|The First Sunday of Lent
Rainbow - Covenant.
Reading : ( Gen 9 :8-15 ) )
: God established a covenant with Noah
“I have set my bow in the clouds, and it shall be a sign of the covenant between me and the earth. When I bring clouds over the earth and the bow is seen in the clouds, I will remember my covenant that is between me and you and every living creature of all flesh; and the waters shall never again become a flood to destroy all flesh.” (Gen 9:13-15 )
This verse in the Bible confirms my thinking that the Bible advocates environmental friendliness. It affirms the intimate relationship between God, humankind, the earth and all living creatures on earth. This relationship is a closely knit one, a covenant relationship.
Some people say that the verses in the Book of Genesis which record
that God said to “let human beings have dominion over all the earth”
(Gen 1:26) are the source of Christian churches in the West today abusing
the environment. I think those who say this misinterpret the Bible.
After the flood destroyed the world the human race was re-born, as if there had been a new creation. At the time of this new creation, God established anew his covenant with the human race. This covenant was not with human beings only, but “with every living creature that is with you, the birds, the domestic animals, and every animal of the earth I will establish my covenant” (Gen 9:10)
“I now make between myself, you and every living creature” is repeated several times. From this we can see that God has a macro-view of the world, a world as a unity, an organic whole, not only a world of human beings.
In this verse of the Bible, the rainbow is a “sign.” A sign indicates, inspires and guides us to realize another important fact - the covenant between God and us. “To establish a covenant” means that God and we have an inseparable relationship. In God, we, the earth and every living creature have an intimate, close-knit relationship. In this relationship, God becomes our Lord, and we become his people. (Ref. Gen 17:7)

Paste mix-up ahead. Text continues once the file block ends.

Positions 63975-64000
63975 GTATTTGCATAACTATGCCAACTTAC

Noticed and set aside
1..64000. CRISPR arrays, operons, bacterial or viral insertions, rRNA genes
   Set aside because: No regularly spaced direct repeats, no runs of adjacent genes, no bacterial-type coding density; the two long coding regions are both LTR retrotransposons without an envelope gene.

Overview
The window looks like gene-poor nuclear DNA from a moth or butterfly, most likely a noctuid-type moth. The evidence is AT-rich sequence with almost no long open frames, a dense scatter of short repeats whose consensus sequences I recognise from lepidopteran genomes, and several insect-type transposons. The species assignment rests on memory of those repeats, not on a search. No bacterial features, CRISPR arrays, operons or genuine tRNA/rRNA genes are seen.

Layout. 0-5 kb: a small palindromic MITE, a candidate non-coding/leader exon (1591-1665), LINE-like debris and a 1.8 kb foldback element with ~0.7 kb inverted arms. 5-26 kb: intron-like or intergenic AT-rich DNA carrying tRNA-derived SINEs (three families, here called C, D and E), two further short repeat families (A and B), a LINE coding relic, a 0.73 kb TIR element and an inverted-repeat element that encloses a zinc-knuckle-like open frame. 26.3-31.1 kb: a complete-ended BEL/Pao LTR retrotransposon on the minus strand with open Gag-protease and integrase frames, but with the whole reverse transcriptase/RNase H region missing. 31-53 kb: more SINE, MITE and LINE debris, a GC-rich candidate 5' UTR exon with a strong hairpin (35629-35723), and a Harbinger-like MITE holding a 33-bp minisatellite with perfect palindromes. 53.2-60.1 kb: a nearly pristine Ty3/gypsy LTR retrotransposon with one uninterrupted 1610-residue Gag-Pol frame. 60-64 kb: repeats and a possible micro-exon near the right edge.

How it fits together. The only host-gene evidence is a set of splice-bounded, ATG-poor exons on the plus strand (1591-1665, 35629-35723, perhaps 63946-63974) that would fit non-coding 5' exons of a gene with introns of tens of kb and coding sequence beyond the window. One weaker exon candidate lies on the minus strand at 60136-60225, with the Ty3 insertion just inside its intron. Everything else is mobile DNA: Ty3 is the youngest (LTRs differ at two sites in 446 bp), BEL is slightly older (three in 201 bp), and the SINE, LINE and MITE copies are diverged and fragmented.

Today the catechumens taking part in the “Rite of Election” need to know they are choosing to enter into this covenant. They are preparing to accept God as their Lord, and become part of God's people. In this holy covenant, Jesus is by far the best and most perfect example. He is the most loyal of all God's people.
In today's gospel, we hear that “The Spirit immediately drove him out into the wilderness. He was in the wilderness forty days, tempted by Satan; and he was with the wild beasts; and the angels waited on him. Now after John was arrested, Jesus came to Galilee, proclaiming the good news of God, and saying, “The time is fulfilled, and the kingdom of God has come near, repent, and believe in the good news.” (Mk 1:12-15)
Jesus accepted the Holy Spirit's urging to go to the desert for the final preparation for his public life. He obeyed God and remained in the desert forty days and nights fasting and praying. He followed his Father's plan to announce the Kingdom of Heaven. One may say that when Jesus began his public life, God had already been his chief planner and guide. Jesus urged people to repent and believe in the Good News. The content of that gospel is God and God's plan.
The rainbow is but a sign. God's presence on earth is subtle. We need to have the ability to “read” the sign, to distinguish between great and small events, to welcome the entire universe into our hearts, before we can appreciate the rainbow and see God. There is a famous quotation in The Shadow of a Beautiful Dream: “Literary writing is Nature's landscape on (my) table; Nature's landscape is literary writing on earth.” (1) These lines mean that some people have the ability to see through life. From literary writings they see the landscape, and from observing this, they see the ways of human beings. They gain knowledge from this and understand the truth. Such people read from the earth this 'great piece of writing' of Nature, what heaven and earth has revealed to them.
It is said that Fr. Pierre Teilhard de Chardin who discovered the fossilized “Peking Man” once forgot to bring the sacred vessels and hosts and wine for celebrating Mass on one of his archaeological trips to Northwestern China. At first he was a bit upset, concerned that he would not be able to celebrate Mass. Suddenly he had an inspiration and said, “Today I will celebrate a very special Mass. The whole earth will be my altar; Christ, myself and the whole human race will be my sacrificial offering.” And this is how he offered a truly unique Mass!
Do we have eyes as keen as those of Fr Pierre Teilhard de Chardin? Do we know there are rainbows? Have we looked at one? Are we willing to use a little time to appreciate a rainbow? Does our lifestyle allow us time to “lift up our heads” to look at rainbows, to enjoy them together with husband or wife, children, friends, those we love? Above all, when we look at a rainbow, are we able to see God ?